Iraq summons Turkish ambassador over Ankara’s violations

Turkey has regularly attacked Kurdistan Workers Party (PKK) militants, both in its mainly Kurdish southeast and in northern Iraq, where the group is based. (File/AFP)
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Updated 13 August 2020

Iraq summons Turkish ambassador over Ankara’s violations

  • Turkey urges Baghdad to cooperate as operations against Kurdish militants to continue
  • In June, Ankara launched a new ground offensive, dubbed Operation Claw Tiger, that saw Turkish troops advance deeper into Iraq

ANKARA: Iraqi Foreign Ministry summoned Turkish Ambassador Fatih Yildiz to submit a letter of protest over Turkey’s violations, state news agency INA reported.

The Ministry summoned Yildiz due to Turkey’s “violations and breaches, including the latest drone attack in Erbil, Kurdistan, which killed two officers and a soldier,” Wednesday’s statement said.

The letter demands Turkey investigates the attack, punishes the perpetrators and withdraws all forces from Iraq.

On Tuesday, a Turkish air strike in northern Iraq killed two members of Iraq’s border guard and their driver, Iraq’s military said, calling the attack a “flagrant aggression.”
Iraq’s foreign ministry then said Baghdad canceled a visit by Turkey’s defense minister to the country.
In a statement early on Thursday, Turkey’s foreign ministry said PKK presence also threatened Iraq and that it was Baghdad’s responsibility to take measures against the militants, but that Ankara will defend its borders if the PKK’s presence is allowed.
“Our country is ready to cooperate with Iraq on this issue. However, in the event PKK presence in Iraq is overlooked, our country is determined to take the measures it deems necessary for its border security no matter where it may be,” the ministry said. “We call on Iraq to take the necessary steps for this.”
The PKK, designated a terrorist group by Turkey, the United States and the European Union, took up arms against the Turkish state in 1984. More than 40,000 people have been killed in the conflict, focused in southeast Turkey.

Meanwhile, Turkey said it will continue its cross-border operations against Kurdish militants in northern Iraq if Baghdad continues to overlook the militants’ presence in the region, according to the foreign ministry.

The Turkish foreign ministry urged Iraqi authorities to cooperate with Ankara.
Turkey has regularly attacked Kurdistan Workers Party (PKK) militants, both in its mainly Kurdish southeast and in northern Iraq, where the group is based. In June, Ankara launched a new ground offensive, dubbed Operation Claw Tiger, that saw Turkish troops advance deeper into Iraq.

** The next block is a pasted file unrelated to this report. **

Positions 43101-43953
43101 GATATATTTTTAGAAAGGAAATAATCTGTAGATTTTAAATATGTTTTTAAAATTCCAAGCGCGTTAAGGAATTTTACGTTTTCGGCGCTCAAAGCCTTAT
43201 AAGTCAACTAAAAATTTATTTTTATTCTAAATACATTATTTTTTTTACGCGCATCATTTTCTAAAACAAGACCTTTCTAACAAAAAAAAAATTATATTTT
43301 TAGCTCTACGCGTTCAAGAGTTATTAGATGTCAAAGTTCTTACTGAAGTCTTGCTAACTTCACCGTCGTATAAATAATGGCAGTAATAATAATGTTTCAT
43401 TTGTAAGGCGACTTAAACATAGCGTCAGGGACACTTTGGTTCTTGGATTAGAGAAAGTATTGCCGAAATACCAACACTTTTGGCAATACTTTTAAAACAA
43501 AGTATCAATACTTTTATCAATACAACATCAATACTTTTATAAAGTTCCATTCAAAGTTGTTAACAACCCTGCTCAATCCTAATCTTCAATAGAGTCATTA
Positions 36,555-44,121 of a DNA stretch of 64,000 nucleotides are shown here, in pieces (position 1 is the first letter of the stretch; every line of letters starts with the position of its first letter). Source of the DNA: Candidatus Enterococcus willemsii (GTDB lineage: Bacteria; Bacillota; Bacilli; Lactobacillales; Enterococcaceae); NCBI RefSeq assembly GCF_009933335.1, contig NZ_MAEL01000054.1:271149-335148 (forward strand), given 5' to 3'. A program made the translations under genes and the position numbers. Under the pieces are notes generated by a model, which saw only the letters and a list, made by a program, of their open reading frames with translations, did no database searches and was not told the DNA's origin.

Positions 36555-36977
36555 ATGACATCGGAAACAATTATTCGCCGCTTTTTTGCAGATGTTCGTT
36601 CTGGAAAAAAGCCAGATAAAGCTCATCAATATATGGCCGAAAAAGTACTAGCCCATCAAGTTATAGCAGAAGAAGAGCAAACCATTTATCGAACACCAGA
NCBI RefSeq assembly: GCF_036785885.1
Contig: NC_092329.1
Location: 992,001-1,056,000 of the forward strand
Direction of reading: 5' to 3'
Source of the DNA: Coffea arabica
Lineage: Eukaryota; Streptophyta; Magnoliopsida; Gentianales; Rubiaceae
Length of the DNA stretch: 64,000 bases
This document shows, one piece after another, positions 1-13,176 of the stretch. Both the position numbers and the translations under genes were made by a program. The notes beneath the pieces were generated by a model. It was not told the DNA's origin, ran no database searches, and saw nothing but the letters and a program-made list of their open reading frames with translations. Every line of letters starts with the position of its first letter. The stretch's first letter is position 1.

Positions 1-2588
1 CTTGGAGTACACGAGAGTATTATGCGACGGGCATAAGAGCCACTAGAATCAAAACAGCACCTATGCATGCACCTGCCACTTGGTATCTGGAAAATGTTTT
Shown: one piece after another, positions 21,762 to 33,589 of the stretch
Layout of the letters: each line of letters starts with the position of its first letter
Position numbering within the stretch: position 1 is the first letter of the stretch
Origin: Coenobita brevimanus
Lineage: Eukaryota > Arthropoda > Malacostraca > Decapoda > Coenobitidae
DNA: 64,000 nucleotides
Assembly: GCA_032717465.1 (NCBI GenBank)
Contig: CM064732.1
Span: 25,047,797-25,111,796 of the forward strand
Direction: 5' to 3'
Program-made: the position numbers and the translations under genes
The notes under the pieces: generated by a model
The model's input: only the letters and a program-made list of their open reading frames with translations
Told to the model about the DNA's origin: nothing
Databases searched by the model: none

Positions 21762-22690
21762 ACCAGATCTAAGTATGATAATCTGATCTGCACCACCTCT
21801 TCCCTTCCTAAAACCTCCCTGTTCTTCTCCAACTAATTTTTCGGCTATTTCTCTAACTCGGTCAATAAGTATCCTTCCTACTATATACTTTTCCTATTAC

Iraqi officials: 3 dead, 2 wounded in Baghdad rocket attack

Updated 2 min 13 sec ago

Iraqi officials: 3 dead, 2 wounded in Baghdad rocket attack

BAGHDAD: Three Iraqi civilians were killed and two severely wounded Monday after a katyusha rocket hit near Baghdad airport, two Iraqi security officials said. It was the first time in months an attack caused civilian casualties.
The rocket targeted the international airport but struck a residential home close by instead, the two officials said. They requested anonymity in line with regulations. A child was among the dead, the officials said.
The rocket was launched from the Al-Jihad neighborhood of Baghdad, the officials said.
The attacks have become a frequent occurrence, often targeting the US Embassy in Baghdad, within the heavily fortified Green Zone, and US troops present in Iraqi bases as well as the Baghdad airport. Roadside bombs have also frequently targeted convoys carrying equipment destined for US-led coalition forces.
Previous attacks have caused minor damage but rarely deaths or injuries.
The frequency of the rockets have strained Iraq-US relations, prompting the Trump administration last week to threaten to close its diplomatic mission in Baghdad if Shiite militia groups believed to be orchestrating them are not reigned in.
The disparate nature of Shiite militias following the US assassination of Iranian Gen. Qassim Soleimani and Iranian militia leader Abu Mahdi Al-Muhandis has complicated Iraqi efforts to clamp down on rogue armed elements.
A government raid on the powerful Iran-backed Kataib Hezbollah, suspected of launching rocket attacks, backfired when those detained were released for want of evidence.